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Where are house prices still rising?

If you wanted capital gains in the past year, a cheap part of Rotorua would have been your best bet.

An analysis by Homes.co.nz shows that Fordlands, in Rotorua, had the biggest year-on-year property value increases, with its median price rising from $132,997 in September 2016 to $181,003 this week.

That is an increase in price of 36.1 per cent. Fordlands was named as the country's most deprived area in an Auckland University study this year.

That was followed by Taumarunui, which saw prices rise from a median $76,515 last year to $103,390 this year, or 35.12 per cent, and Frimley, in Hastings, where prices rose 32.87 per cent from a median $389,243 to $517,187.

"It's a far cry from the growth rates of 2015, but some suburbs in New Zealand are still going strong," said Homes.co.nz spokesman Jeremy O'Hanlon.

"If you were an investor looking solely at capital gains, you'd be looking in an area that hasn't had a lot of property growth. Ruapehu district and Hastings stand out."

They out-performed the fastest-growing Auckland suburbs of Wellsford, up 8.56 per cent, Lynfield, up 8.09 per cent and Mellons Bay and Omaha, up 7.39 per cent.

Wellington's fastest-growing area was Churton Park, up 18.11 per cent. Belfast was the biggest growth area in Christchurch, up 6.23 per cent.

ASB chief economist Nick Tuffley said although prices had cooled in the main centres, they were still increasing in smaller areas as a result of a "ripple-through" effect.

When the bigger areas started to seem not to offer as much value, buyers moved their focus further afield, he said.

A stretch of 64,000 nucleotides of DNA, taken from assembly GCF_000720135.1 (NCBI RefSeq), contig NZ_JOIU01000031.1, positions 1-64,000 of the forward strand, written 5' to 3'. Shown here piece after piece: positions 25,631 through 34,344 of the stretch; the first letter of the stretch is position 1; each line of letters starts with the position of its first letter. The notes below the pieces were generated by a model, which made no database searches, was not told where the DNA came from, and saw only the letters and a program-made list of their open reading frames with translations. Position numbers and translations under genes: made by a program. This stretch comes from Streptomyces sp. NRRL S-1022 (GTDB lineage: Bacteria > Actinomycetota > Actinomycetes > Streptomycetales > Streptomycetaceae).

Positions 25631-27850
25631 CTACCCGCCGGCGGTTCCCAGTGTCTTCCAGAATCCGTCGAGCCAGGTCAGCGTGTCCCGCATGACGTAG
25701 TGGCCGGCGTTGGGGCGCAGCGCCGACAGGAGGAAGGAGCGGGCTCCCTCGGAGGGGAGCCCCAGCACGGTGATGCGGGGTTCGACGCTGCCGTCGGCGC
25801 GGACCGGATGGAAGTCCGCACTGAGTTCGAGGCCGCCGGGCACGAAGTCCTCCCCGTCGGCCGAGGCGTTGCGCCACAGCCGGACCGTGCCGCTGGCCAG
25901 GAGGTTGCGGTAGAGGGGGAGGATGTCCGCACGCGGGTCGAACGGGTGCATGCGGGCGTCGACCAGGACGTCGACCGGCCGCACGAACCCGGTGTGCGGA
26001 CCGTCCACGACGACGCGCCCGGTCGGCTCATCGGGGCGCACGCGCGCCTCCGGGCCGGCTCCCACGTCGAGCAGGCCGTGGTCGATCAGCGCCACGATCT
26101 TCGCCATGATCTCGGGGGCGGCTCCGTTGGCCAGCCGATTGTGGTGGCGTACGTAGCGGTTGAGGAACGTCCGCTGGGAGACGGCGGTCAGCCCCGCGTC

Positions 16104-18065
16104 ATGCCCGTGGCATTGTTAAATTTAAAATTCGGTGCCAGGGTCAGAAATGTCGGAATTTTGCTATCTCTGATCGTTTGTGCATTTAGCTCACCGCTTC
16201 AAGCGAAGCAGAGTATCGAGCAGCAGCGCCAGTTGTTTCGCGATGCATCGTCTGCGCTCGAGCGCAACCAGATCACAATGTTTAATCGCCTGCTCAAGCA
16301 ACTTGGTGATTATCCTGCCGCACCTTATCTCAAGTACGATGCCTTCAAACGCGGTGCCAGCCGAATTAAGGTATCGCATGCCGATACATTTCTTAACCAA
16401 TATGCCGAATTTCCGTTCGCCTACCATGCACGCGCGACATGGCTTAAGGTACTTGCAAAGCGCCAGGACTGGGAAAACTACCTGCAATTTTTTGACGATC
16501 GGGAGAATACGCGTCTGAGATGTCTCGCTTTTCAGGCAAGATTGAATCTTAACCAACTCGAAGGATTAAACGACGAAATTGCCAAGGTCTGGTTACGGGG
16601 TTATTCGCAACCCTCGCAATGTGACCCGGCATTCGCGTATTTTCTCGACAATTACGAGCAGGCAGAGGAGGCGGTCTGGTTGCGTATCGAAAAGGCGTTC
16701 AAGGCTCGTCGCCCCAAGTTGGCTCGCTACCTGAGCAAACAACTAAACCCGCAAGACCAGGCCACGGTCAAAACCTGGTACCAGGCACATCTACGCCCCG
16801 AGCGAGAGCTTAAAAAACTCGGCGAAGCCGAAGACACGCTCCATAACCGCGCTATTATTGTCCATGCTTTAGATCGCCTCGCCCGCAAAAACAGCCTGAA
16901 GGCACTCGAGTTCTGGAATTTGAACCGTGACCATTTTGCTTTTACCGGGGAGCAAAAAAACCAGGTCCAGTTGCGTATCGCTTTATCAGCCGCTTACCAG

"There's a repricing coming through. One factor that is likely to be at play is that we've seen quite strong population pressure.

There's a rising tide effect coming through. We are seeing price growth generally slow up and down the country but it happens in different stages in different parts of the country."

Infometrics forecaster Mieke Welvaert agreed price rises in bigger towns had started to rub off on smaller neighbours.

"Even though house price growth in Hamilton and Tauranga has cooled, houses in these areas are not affordable for everyone.

As a result, people are going to look at commuting from places nearby where the house prices are still good value," she said.

"We've also seen good job growth within areas such as South Waikato and Rotorua which has helped drive up demand for housing in these areas.

Rotorua also has the added advantage of being commutable to both Tokoroa and the Bay of Plenty.

"Opotiki is benefiting from there being pretty good job prospects in Whakatane, but there is also a positive outlook for the local economy with local and regional councils are investing in the harbour for the local aquaculture industry."

She said Lower Hutt was appealing as a cheaper option for Wellington buyers because it was well-connected to the central city.

Hawke's Bay was buoyed by its strong primary sector and employers increasing their presence there.

"Kiwibank opened up a major office a few years ago, Xero has a satellite office in Napier.

This trend reflects that its cheaper to beef up regional offices than a CBD tenancy and doing so is more likely to retain staff."

O'Hanlon said Queenstown was another stand-out part of the country.

The five suburbs of Queenstown all grew more than 20 per cent over the past year.

Tuffley said there was strong population growth there and tourism pressure – Airbnb also boosted the demand for Queenstown property, he said.

Welvaert said the Queenstown effect was being felt more widely.

"Population growth in the Queenstown-Lakes District is at around 7 per cent and demand for housing in the area is very strong.

At the same time, a lot of new houses are coming on board.

More than a thousand consents were issued for the Queenstown-Lakes district in the past year ... To put this figure into context, there were more consents issued for the Queenstown-lakes District than for Wellington City.

At the moment however, demand in the Queenstown-Lakes is insatiable and we can't build quick enough. "

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